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Mixed Season's Greetings


Merry Christmas to:

GEN. H. NORMAN SCHWARZKOPF: The TV personality of the year. His briefing summing up the Gulf War was classic, including this evaluation of Iraqi President Saddam Hussein: "He is neither a strategist, nor is he schooled in the operational arts, nor is he a tactician, nor is he is a soldier. Other than that, he's a great military man."

MAGIC JOHNSON: For unforgettable grace under pressure in disclosing he tested positive for the AIDS virus at a TV news conference that focused new attention on the disease.

THE U.S. SENATE: For its abominable lack of grace under pressure in conducting the televised Clarence Thomas-Anita Hill hearings, making anarchy look like a better system by comparison.

DEBORAH NORVILLE: Life's not fair. But it wasn't for Jane Pauley, either.

MIKHAIL GORBACHEV AND BORIS YELTSIN: They saw the future and it didn't work. Their ABC interview from Moscow with viewers in the United States, amid the collapse of communism and the Soviet Union, was pure electricity.

THE COUP MEMBERS WHO TRIED TO OUST GORBACHEV: Not even the Three Stooges could match this gang that couldn't shoot straight and acted like Stalinist hoodlums in the new world of instant TV exposure.

PETER ARNETT: For an extraordinary balancing act and superb reporting as CNN's loner in Baghdad as the Gulf War heightened. And let's not forget his CNN comrades in a Baghdad hotel room who also dramatically reported the start of the war--Bernard Shaw and John Holliman.

RODNEY KING: Videos suddenly became a potential form of citizen arrest after the footage of his beating was shown on TV again and again and again.

PETE WILLIAMS: The Defense Department spokesman was a brilliantly efficient TV symbol of how the government turned the Gulf conflict into a feel-good war--with the complicity of the networks' "tasteful" coverage while their hands were tied by censorship.

WOLF BLITZER: Who could forget that name? Johnny Carson couldn't. CNN's Pentagon correspondent was one of a number of lesser-known TV reporters who blossomed as stars during the war--among them, NBC's handsome Arthur Kent, "the Scud Stud"; CBS' Bob McKeown, who was given a hero's welcome in Kuwait City as he sent back the first live video from the liberated capital, and CNN's Richard Blystone, Christiane Amanpour and Charles Jaco.

RON REAGAN JR.: Hang in there. It'll happen. It was a good show.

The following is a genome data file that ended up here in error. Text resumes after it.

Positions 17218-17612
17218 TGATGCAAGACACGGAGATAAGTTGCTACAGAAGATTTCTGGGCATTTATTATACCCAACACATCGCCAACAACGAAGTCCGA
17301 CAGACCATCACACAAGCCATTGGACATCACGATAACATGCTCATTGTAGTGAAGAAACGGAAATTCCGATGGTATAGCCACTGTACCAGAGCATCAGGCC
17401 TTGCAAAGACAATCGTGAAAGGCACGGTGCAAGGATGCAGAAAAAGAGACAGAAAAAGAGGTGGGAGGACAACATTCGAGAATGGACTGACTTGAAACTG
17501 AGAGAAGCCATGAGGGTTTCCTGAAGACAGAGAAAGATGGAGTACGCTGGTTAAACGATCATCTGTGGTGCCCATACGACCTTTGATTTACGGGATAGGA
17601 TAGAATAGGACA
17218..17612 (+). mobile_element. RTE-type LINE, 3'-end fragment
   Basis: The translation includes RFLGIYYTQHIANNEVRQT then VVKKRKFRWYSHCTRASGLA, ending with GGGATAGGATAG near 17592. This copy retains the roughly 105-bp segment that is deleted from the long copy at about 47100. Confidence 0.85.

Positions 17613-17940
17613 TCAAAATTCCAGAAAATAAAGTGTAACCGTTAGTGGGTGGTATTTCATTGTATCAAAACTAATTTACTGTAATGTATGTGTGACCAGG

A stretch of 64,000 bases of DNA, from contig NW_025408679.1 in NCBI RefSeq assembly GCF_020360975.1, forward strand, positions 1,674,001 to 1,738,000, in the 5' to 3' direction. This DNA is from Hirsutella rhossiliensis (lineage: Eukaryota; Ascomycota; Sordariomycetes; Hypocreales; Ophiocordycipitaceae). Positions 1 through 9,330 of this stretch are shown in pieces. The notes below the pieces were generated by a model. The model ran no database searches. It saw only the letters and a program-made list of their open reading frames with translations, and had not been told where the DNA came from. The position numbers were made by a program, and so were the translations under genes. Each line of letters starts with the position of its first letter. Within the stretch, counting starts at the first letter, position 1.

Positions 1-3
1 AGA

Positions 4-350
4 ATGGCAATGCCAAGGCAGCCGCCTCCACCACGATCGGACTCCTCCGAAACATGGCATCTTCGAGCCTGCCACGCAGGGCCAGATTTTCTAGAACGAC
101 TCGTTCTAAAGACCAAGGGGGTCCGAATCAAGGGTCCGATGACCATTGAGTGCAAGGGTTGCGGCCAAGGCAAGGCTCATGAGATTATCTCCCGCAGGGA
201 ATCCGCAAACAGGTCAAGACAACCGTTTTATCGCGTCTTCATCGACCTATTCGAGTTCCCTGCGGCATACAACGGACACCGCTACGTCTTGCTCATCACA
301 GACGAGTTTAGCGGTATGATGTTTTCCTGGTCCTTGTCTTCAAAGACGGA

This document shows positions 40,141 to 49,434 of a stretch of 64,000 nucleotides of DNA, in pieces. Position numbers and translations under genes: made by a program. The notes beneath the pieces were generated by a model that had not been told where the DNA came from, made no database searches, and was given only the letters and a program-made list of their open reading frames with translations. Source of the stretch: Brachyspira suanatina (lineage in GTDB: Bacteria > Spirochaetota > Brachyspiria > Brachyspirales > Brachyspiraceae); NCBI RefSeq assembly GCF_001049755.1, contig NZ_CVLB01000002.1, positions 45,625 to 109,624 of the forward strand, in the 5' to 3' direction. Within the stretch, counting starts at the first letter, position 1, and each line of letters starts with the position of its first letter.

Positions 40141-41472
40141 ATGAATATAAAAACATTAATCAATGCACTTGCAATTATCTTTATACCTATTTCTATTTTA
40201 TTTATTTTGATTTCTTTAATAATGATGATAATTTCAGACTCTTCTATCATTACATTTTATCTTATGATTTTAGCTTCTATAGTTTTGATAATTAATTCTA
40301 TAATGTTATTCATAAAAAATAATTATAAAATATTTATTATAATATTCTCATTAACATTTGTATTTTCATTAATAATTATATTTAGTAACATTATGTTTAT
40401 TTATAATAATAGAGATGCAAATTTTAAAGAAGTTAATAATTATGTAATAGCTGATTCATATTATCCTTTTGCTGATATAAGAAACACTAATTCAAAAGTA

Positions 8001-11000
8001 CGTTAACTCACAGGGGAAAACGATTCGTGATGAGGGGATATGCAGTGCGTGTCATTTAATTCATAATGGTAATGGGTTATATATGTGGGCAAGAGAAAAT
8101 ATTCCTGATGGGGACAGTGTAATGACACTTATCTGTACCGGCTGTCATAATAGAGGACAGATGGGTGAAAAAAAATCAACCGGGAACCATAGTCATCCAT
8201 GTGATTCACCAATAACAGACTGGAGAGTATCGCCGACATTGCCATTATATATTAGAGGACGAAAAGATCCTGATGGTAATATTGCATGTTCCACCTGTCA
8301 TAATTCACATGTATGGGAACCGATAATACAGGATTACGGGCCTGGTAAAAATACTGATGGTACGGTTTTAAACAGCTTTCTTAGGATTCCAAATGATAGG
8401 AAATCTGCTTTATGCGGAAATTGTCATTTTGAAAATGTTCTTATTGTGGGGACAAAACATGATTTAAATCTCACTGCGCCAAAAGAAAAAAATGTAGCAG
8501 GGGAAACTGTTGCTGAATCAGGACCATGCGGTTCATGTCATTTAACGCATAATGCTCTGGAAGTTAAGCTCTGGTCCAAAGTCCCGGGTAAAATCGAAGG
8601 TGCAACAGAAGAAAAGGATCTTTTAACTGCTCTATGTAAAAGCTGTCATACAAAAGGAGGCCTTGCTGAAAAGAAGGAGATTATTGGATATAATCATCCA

"STUDS" VIEWERS: Visit a museum. See a play. Go to a concert. Get a life.

JOHNNY CARSON: The king of TV retires from NBC's "Tonight Show" May 22, but he's still taking shots at General Electric, the penny-pinching conglomerate that bought his network. Sample: Carson says GE "is already planning a sumptuous retirement party. They're pulling out all the stops, bless their heart. They've even said I can make two trips to the Sizzler salad bar."

JAY LENO: Funny guy, but probably no better than a 50-50 chance to make it big as Carson's successor unless he sharpens his interviewing skills. For the long haul, there has to be a sense of depth and panache beyond the gags.

TV NEWS DIRECTORS: With the stunning and perfectly legal foul language of the Thomas-Hill hearings and the also-televised William Kennedy Smith trial, TV's evening news has finally found a weapon to counteract the supermarket tabloids. Onward and upward.

KCBS CHANNEL 2 NEWS: For its billboard ad that promises, "No bitter aftertaste." Or, as some might say, no news is good news.

DAVID LETTERMAN: Sure would be nice if--after being passed up for Carson's job--he finally jumped from NBC to ABC and followed Ted Koppel's "Nightline" in what would be a terrific program tandem.

MARION ROSS: The former "Happy Days" mom is giving the performance of her lifetime as matriarch Sophie Berger in CBS' "Brooklyn Bridge," the best new series of the season.

ABC MANAGEMENT: Thumbs down for being the only network to flatly reject condom ads.

ANGELA LANSBURY: For letting Hollywood's tight little social club have it right between the eyes with her charge that the TV industry here doesn't even watch her successful series, "Murder, She Wrote." Says Lansbury: "Only the public watches. The industry here is barely aware the show exists."

THE MINNESOTA TWINS AND ATLANTA BRAVES: For restoring luster to the World Series with a grand, seven-game TV struggle. And didn't the Twins' Kirby Puckett remind you of Jackie Robinson the way he dug in at the plate and measured the pitcher with short strokes of his bat?

HOLLYWOOD'S FILM STUDIOS: Hey, it's really great to see all those movies drawn from such eternal classics as "The Addams Family," "The Untouchables," "Dragnet" and "Batman." Read any good books lately?

"THIRTYSOMETHING" AND "CHINA BEACH": Gone but not forgotten, especially as ABC, the network that canceled them, slips behind in the ratings.

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